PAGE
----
As noted earlier in this chapter, once Inland Revenue has developed a comprehensive portfolio of high- quality digital services, the majority of customers who can adopt those services, are over, time expected to “vote with their feet” and move to digital services. The category of customers who can adopt those services but who choose not to is therefore expected to be small, and will diminish over time.

It is likely that digital and non-digital services will sit alongside each other for some time, with the choice of channel being largely left to customers. There are two possible reasons for customers who could use digital channels, but who choose not to.

Additional and avoidable cost imposed on tax administration system

The cost of delivering tax administration through digital services is typically lower than by non-digital equivalents. Because tax administration is funded out of government revenue, everyone bears the cost. Everyone benefits by having the most efficient tax administration system. Accordingly, allowing some customers to impose a cost on wider society because of a choice they made, rather than out of necessity would need careful consideration.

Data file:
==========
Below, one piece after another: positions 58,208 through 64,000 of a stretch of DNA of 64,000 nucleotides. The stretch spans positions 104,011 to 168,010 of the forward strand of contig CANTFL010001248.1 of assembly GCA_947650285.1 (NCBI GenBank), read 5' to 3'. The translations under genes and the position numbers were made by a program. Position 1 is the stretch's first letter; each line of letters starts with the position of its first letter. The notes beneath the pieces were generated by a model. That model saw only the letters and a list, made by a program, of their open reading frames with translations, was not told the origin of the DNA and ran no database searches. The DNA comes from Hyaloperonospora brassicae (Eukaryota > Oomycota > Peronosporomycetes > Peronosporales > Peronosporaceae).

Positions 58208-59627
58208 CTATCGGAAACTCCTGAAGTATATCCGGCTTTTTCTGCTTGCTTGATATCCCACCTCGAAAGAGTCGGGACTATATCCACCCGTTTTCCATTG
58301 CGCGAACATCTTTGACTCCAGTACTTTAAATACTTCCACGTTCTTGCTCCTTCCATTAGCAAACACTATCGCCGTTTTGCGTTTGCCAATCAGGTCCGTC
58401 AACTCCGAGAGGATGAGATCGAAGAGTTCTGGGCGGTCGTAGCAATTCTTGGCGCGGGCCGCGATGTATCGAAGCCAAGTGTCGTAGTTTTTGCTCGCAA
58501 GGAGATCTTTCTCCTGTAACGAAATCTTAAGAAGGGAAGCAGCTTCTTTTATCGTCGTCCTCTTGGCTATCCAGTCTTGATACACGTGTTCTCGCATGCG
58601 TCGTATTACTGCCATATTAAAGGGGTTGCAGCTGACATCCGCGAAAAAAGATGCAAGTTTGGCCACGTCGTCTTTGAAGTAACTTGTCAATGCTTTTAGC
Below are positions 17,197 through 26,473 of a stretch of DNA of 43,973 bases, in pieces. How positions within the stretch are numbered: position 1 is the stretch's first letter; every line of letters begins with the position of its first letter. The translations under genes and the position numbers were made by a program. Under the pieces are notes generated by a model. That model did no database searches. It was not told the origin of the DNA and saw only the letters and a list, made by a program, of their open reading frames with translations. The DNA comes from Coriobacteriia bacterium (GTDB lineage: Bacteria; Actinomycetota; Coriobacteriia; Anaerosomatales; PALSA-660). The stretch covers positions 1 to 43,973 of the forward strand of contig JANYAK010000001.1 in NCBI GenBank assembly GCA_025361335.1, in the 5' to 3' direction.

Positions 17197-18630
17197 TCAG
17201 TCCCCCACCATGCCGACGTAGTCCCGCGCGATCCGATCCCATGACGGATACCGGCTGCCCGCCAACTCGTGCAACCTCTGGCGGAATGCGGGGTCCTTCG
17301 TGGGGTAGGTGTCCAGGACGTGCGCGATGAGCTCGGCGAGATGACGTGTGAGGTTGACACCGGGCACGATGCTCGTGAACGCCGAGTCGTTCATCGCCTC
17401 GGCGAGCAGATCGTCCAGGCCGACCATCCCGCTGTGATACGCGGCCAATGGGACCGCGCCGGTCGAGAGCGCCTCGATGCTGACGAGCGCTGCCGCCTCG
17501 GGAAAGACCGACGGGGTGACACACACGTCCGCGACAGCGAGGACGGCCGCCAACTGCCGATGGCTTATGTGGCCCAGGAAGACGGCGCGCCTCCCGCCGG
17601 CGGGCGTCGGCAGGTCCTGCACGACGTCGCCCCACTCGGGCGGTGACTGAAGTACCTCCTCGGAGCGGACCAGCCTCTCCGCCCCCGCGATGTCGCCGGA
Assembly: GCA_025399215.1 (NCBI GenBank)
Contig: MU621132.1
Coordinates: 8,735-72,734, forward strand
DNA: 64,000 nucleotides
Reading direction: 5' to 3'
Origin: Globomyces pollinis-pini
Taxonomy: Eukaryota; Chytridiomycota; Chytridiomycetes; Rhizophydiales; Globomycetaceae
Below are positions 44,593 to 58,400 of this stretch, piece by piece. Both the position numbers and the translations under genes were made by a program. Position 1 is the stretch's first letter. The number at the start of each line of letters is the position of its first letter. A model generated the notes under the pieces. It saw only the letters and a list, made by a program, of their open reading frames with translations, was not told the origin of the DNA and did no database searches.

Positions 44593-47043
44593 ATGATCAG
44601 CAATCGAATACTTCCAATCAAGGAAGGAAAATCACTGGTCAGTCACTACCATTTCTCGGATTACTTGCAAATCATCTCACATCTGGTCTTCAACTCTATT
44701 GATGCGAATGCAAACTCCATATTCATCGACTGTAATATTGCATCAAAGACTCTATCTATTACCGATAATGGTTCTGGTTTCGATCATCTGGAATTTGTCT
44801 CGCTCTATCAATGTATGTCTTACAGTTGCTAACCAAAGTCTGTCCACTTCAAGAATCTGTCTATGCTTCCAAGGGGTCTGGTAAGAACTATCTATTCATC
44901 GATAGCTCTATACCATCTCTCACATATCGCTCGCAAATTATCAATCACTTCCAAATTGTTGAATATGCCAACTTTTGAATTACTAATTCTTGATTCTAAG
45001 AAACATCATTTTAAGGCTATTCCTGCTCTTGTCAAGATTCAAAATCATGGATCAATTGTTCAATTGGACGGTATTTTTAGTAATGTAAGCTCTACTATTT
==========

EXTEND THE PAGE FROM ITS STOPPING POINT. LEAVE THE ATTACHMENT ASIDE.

The Commissioner of Inland Revenue would need to work alongside these customers to support and encourage them to adopt digital services. The Commissioner also has the ability to determine the range of services which are offered, under her powers to administer the tax system.

Those powers are set out in section 6A of the Tax Administration Act 1994, and give the Commissioner the duty to collect the highest net revenue over time, having regard to:

  • the resources available to the Commissioner;
  • the importance of promoting compliance; and
  • the compliance costs incurred by taxpayers.

This provision requires the Commissioner to compare the additional costs these customers would impose on the tax system by not using digital services with the costs these customers would face in moving to digital services, and using those digital services on an ongoing basis. The Commissioner could make the decision under this provision to remove non-digital services for some customers for some transactions.

As well as the additional and avoidable costs imposed on the tax system, the reluctance of these customers to use digital channels may also be imposing additional and avoidable costs on other agencies which rely on information provided by Inland Revenue. The Commissioner may also wish to take these costs into account in her approach to the use of digital channels by these customers.

Any legislation which currently prescribes non-digital services would need to be amended to be neutral – see Chapter 7.